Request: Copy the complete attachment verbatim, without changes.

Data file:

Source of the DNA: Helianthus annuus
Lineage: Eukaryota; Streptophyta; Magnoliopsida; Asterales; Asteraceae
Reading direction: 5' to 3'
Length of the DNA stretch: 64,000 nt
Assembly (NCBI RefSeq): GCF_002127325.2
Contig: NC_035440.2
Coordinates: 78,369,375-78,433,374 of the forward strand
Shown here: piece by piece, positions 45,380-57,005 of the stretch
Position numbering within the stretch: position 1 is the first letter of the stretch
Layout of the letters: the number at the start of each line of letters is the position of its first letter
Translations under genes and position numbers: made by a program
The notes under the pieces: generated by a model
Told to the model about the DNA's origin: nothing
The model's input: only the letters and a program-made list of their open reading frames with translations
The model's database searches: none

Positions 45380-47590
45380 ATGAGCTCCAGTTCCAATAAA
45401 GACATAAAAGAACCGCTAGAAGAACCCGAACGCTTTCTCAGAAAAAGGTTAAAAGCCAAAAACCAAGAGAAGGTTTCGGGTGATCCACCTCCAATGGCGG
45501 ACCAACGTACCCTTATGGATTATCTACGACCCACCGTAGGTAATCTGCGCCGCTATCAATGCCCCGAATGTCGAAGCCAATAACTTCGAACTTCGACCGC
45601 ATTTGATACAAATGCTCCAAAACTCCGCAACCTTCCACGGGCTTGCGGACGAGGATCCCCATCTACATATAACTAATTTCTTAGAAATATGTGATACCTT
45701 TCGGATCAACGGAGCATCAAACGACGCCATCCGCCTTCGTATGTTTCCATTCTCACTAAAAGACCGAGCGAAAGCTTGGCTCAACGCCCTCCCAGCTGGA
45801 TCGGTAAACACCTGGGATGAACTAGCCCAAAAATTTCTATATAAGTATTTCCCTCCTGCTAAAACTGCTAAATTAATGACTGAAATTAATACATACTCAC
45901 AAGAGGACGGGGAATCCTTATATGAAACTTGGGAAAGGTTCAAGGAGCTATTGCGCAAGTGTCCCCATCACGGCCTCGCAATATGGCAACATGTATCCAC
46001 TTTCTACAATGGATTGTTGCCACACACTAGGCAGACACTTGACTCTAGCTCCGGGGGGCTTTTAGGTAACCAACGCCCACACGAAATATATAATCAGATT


Source of the DNA: Helianthus annuus
Lineage: Eukaryota; Streptophyta; Magnoliopsida; Asterales; Asteraceae
Reading direction: 5' to 3'
Length of the DNA stretch: 64,000 nt
Assembly (NCBI RefSeq): GCF_002127325.2
Contig: NC_035440.2
Coordinates: 78,369,375-78,433,374 of the forward strand
Shown here: piece by piece, positions 45,380-57,005 of the stretch
Position numbering within the stretch: position 1 is the first letter of the stretch
Layout of the letters: the number at the start of each line of letters is the position of its first letter
Translations under genes and position numbers: made by a program
The notes under the pieces: generated by a model
Told to the model about the DNA's origin: nothing
The model's input: only the letters and a program-made list of their open reading frames with translations
The model's database searches: none

Positions 45380-47590
45380 ATGAGCTCCAGTTCCAATAAA
45401 GACATAAAAGAACCGCTAGAAGAACCCGAACGCTTTCTCAGAAAAAGGTTAAAAGCCAAAAACCAAGAGAAGGTTTCGGGTGATCCACCTCCAATGGCGG
45501 ACCAACGTACCCTTATGGATTATCTACGACCCACCGTAGGTAATCTGCGCCGCTATCAATGCCCCGAATGTCGAAGCCAATAACTTCGAACTTCGACCGC
45601 ATTTGATACAAATGCTCCAAAACTCCGCAACCTTCCACGGGCTTGCGGACGAGGATCCCCATCTACATATAACTAATTTCTTAGAAATATGTGATACCTT
45701 TCGGATCAACGGAGCATCAAACGACGCCATCCGCCTTCGTATGTTTCCATTCTCACTAAAAGACCGAGCGAAAGCTTGGCTCAACGCCCTCCCAGCTGGA
45801 TCGGTAAACACCTGGGATGAACTAGCCCAAAAATTTCTATATAAGTATTTCCCTCCTGCTAAAACTGCTAAATTAATGACTGAAATTAATACATACTCAC
45901 AAGAGGACGGGGAATCCTTATATGAAACTTGGGAAAGGTTCAAGGAGCTATTGCGCAAGTGTCCCCATCACGGCCTCGCAATATGGCAACATGTATCCAC
46001 TTTCTACAATGGATTGTTGCCACACACTAGGCAGACACTTGACTCTAGCTCCGGGGGGCTTTTAGGTAACCAACGCCCACACGAAATATATAATCAGATT